Ballads and Lyrics

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A. H. Bullen, 1902 - 79 pages
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Page 7 - With the burly rote of his rumbling throat He batters it down the world. He learned it once in his father's house, Where the ballads of eld were sung; And merry enough is the burden rough, But no man knows the tongue. Oh, fair, they say, was his bride to see, And wilful she must have been, That she could bide at his gruesome side When the first red dawn came in. And sweet, they say, is her kiss to those She greets to his border home; And softer than sleep her hand's first sweep That beckons, and...
Page 9 - MAKE me over, Mother April, When the sap beings to stir! When thy flowery hand delivers All the mountain-prisoned rivers, And thy great heart beats and quivers To revive the days that were, Make me over, Mother April, When the sap begins to stir!
Page 11 - Let me taste the old immortal Indolence of life once more; Not recalling nor foreseeing, Let the great slow joys of being Well my heart through as of yore! Let me taste the old immortal Indolence of life once more! Give me the old drink for rapture, The delirium to drain, All my fellows drank in plenty At the Three Score Inns and Twenty From the mountains to the main! Give me the old drink for rapture, The delirium to drain! Only make me over, April, When the sap begins to stir! Make me man or make...
Page 13 - A thirst like that of the Thirsty Sword, And a jug of cider on the board ; An idle noon, a bubbling spring, The sea in the pine-tops murmuring; A scrap of gossip at the ferry ; A comrade neither glum nor merry, Asking nothing, revealing naught, But minting his words from a fund of thought...
Page 14 - And some are dotards, who believe And glory in the days of old; While some are dreamers, harping still Upon an unknown age of gold. Hopeless or witless! Not one heeds, As lavish Time comes down the way And tosses in the suppliant hat One great new-minted gold To-day.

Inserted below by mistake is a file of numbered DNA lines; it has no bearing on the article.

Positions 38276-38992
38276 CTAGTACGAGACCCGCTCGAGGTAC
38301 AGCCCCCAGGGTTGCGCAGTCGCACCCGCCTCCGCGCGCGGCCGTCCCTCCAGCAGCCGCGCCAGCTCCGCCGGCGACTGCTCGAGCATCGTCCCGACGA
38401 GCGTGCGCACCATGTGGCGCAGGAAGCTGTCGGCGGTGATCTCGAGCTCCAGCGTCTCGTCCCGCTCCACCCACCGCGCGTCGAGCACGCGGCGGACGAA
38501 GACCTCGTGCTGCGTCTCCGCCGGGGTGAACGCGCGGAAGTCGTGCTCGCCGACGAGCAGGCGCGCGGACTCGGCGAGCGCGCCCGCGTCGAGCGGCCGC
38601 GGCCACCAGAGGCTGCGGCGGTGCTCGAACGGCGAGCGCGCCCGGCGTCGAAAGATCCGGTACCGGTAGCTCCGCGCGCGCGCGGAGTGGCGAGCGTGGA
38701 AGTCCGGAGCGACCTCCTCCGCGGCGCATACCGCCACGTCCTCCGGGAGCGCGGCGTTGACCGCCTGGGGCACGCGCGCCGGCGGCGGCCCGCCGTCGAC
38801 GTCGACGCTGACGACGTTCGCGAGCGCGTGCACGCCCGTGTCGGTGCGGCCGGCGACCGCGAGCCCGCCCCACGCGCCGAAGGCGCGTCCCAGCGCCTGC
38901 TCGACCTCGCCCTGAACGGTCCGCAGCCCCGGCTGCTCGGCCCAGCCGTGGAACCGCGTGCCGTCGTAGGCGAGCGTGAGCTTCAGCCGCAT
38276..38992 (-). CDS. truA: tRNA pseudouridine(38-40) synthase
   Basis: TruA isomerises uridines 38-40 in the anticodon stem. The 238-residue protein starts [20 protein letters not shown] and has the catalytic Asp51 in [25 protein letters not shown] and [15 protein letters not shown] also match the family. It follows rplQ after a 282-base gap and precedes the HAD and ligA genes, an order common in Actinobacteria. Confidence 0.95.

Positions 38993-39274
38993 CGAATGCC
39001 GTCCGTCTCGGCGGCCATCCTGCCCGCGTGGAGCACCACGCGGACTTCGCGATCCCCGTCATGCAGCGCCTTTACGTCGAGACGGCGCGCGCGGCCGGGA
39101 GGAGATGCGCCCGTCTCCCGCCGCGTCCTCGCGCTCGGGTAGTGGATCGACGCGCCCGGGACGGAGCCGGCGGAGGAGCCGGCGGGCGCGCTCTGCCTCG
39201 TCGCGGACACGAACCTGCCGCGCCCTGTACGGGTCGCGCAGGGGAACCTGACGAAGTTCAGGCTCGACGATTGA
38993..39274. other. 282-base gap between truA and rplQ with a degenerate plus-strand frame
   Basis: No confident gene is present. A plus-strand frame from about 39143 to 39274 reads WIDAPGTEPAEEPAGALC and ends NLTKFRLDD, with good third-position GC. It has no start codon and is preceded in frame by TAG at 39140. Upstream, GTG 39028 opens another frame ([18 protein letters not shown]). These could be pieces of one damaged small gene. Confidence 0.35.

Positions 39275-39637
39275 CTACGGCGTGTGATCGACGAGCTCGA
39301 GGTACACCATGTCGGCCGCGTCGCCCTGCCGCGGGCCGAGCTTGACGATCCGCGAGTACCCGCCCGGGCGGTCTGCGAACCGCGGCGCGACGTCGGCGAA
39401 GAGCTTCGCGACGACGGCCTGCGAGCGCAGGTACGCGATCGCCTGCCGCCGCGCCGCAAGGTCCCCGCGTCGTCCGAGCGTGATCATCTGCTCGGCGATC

Page 20 - Nay," the Master Workman said, " For your toil is just begun. " And ye who served me of old as God Shall serve me anew as man, Till I compass the dream that is in my heart, And perfect the vaster plan.
Page 13 - The broad gold wake of the afternoon; The silent fleck of the cold new moon; The sound of the hollow sea's release From stormy tumult to starry peace; With only another league to wend; And two brown arms at...
Page 8 - His morals are mixed, but his will is fixed; He prospers after his kind, And follows an instinct, compass-sure, The philosophers call blind. And that is why, when he comes to die...
Page 21 - round and Haw looked on While God did all the work. Hem was a fogy, and Haw was a prig, For both had the dull, dull mind; And whenever they found a thing to do, They yammered and went it blind. Hem was the father of bigots and bores; As the sands of the sea were they. And Haw was the father of all the tribe Who criticize to-day. But God was an artist from the first, And knew what he was about; While over his shoulder sneered these two, And advised him to rub it out. They prophesied ruin ere man was...
Page 60 - ... after-heat Made running gold, and in the gleam We freed our birch upon the stream. There down along the elms at dusk We lifted dripping blade to drift, Through twilight scented fine like musk, Where night and gloom awhile uplift, Nor sunder soul and soul adrift.

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